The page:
there appears no reduction in brood rearing or honey production even when traps were kept on colonies throughout the whole season. This simple arrangement permits the drones. The balance is made of 6 mm (1/4 in. Even with the OAC pollen trap. B. In some areas as much as 0. Two V-shaped notches are then cut to connect the drilled hole to the front edge of the pollen barrier frame.C. These are placed diagonally in the trap and extend up so they just clear the pollen barrier screens. Relatively few bees find their way back through these small openings.Figure 11. Drone Escapes are provided by drilling two 25 mm (1 in.45 kg (1lb.) plywood. as well as many workers. These lifts permit the bees to readily run up to the pollen barrier allowing for more uniform distribution of pollen in the trays. leaving a space at the front margin just wide enough for a single drone to pass through.) lumber to form a rim about 76 mm (3 in. to leave the hive without passing through the pollen barrier screens. Ministry of Agriculture and Lands 11 . A small piece of screen is then tacked over the lower side of this hole and notch. Diagram of OAC pollen trap showing individual parts Bee Lifts are provided by fastening three slats of wood placed on edge to the lower screen. at least 33% of the pollen gathered by the bees passes through the pollen barrier.) per day has been trapped from a single hive. The weight-supporting outer frame of the pollen trap is constructed of 19 mm (3/4 in.) holes through both the front rim of the main trap unit and through the rim of the pollen barrier slide directly beneath it.) deep. As such. Pollen yields vary according to season and location.
The dimensions of the protruding entrance of the bottom board coincide with the combined 38 mm (1 ½ in. screen or net the colonies to prevent bee escape. compact load. These bottom boards and covers allow hives to be placed close together.C. Any beekeeper planning to frequently move hives is advised to build covers and bottom boards to the dimensions shown in Figures 12 and 13. may be placed on top of the hive. supers and bottom boards must be securely fastened with strapping. This should only be considered for short distance shipments within beekeeping districts. The absence of overhang on the sides of the cover permits close side-by-side placing of hives and reduces the chance of dislocating bottoms and supers in transit.) overhang of the cover on the front and back hive.MOVING BEES In British Columbia. the cover. This type of migratory equipment results in a tight-fitting. When hives need to be moved.) deep. approximately 10 cm (4 in. For longer distances. Clustering screens. A folded tuck-in screen can be placed in the entrance during the evening when the bees are all inside. Screens provide ventilation and clustering space for the bees and are especially useful when colonies are shipped during hot weather. hive staples. or laths. In case of emergency. migratory beekeeping has become an integral part of management. B. Others move large numbers of colonies for crop pollination contracts. Commercial beekeepers ship large numbers of colonies from northern beekeeping areas to southern British Columbia for the winter months. Ministry of Agriculture and Lands 12 . colonies can be moved without screening.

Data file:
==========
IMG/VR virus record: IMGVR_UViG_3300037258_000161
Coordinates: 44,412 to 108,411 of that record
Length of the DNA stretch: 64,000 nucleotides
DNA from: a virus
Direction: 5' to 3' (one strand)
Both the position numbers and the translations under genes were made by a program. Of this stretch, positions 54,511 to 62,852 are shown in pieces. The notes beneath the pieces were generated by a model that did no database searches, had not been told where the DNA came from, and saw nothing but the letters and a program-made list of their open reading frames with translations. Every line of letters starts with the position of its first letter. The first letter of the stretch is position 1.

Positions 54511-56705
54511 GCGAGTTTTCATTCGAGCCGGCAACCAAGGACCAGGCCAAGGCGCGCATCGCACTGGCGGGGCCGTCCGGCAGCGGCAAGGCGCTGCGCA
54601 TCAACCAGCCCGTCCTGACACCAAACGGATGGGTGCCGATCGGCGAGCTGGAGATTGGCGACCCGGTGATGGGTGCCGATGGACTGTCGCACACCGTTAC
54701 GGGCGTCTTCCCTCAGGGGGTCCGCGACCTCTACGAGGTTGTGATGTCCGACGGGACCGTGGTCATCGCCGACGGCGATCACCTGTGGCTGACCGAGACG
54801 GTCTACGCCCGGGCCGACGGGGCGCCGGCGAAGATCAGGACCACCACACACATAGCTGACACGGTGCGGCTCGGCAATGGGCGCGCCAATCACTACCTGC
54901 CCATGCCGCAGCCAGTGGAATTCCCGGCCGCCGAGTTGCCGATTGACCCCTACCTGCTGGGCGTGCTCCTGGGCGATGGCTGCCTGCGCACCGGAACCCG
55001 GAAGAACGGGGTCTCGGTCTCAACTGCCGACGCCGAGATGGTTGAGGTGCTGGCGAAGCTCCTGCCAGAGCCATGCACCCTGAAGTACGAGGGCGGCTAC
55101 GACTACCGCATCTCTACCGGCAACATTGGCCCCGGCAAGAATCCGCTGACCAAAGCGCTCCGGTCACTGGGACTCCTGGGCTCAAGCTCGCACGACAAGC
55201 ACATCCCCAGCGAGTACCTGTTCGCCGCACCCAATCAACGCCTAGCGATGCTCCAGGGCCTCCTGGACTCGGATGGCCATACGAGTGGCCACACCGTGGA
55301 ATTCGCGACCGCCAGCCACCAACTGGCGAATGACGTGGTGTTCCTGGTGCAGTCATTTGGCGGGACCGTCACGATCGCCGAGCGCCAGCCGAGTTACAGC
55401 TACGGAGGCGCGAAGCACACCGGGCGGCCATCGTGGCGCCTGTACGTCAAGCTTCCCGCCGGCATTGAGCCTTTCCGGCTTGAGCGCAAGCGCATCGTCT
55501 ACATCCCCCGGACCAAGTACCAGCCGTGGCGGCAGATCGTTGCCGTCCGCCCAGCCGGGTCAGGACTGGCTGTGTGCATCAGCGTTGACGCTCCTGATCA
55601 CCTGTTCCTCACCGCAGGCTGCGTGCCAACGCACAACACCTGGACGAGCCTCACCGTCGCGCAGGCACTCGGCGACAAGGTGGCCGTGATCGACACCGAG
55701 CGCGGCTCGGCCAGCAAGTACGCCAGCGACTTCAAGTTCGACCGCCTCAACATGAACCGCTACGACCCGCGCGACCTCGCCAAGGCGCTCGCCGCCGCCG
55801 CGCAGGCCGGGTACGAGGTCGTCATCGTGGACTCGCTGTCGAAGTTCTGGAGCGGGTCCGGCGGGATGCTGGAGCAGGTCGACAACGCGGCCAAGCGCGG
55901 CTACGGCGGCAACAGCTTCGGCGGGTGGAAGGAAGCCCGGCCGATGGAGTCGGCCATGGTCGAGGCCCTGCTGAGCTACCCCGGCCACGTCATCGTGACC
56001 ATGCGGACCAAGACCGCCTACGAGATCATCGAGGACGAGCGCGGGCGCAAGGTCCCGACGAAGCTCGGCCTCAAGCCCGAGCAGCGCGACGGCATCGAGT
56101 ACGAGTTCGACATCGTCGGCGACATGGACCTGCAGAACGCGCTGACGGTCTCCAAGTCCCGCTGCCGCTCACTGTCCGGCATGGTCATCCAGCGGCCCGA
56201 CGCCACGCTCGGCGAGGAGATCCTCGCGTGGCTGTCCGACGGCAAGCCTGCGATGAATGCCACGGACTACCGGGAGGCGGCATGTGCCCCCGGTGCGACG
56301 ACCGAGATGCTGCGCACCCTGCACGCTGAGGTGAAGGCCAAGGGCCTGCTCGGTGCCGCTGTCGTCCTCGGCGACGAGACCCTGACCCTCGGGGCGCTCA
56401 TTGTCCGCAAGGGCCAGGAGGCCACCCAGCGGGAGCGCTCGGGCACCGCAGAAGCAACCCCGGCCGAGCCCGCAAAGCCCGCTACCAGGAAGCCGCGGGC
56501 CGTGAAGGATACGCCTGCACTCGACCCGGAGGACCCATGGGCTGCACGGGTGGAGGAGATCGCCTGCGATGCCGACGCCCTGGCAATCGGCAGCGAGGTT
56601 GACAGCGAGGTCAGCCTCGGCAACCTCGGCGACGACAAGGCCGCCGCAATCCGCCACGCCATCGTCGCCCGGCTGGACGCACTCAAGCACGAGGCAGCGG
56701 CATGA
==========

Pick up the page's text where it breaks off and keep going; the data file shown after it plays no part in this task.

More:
Figure 12. Langstroth hive cover and bottom board used for migratory beekeeping Figure 13. Two single super hives in position showing close fit of bottoms and covers (Note: No overhang of the cover on the sides permits close side-by-side placement of hives) B. Ministry of Agriculture and Lands 13 .C.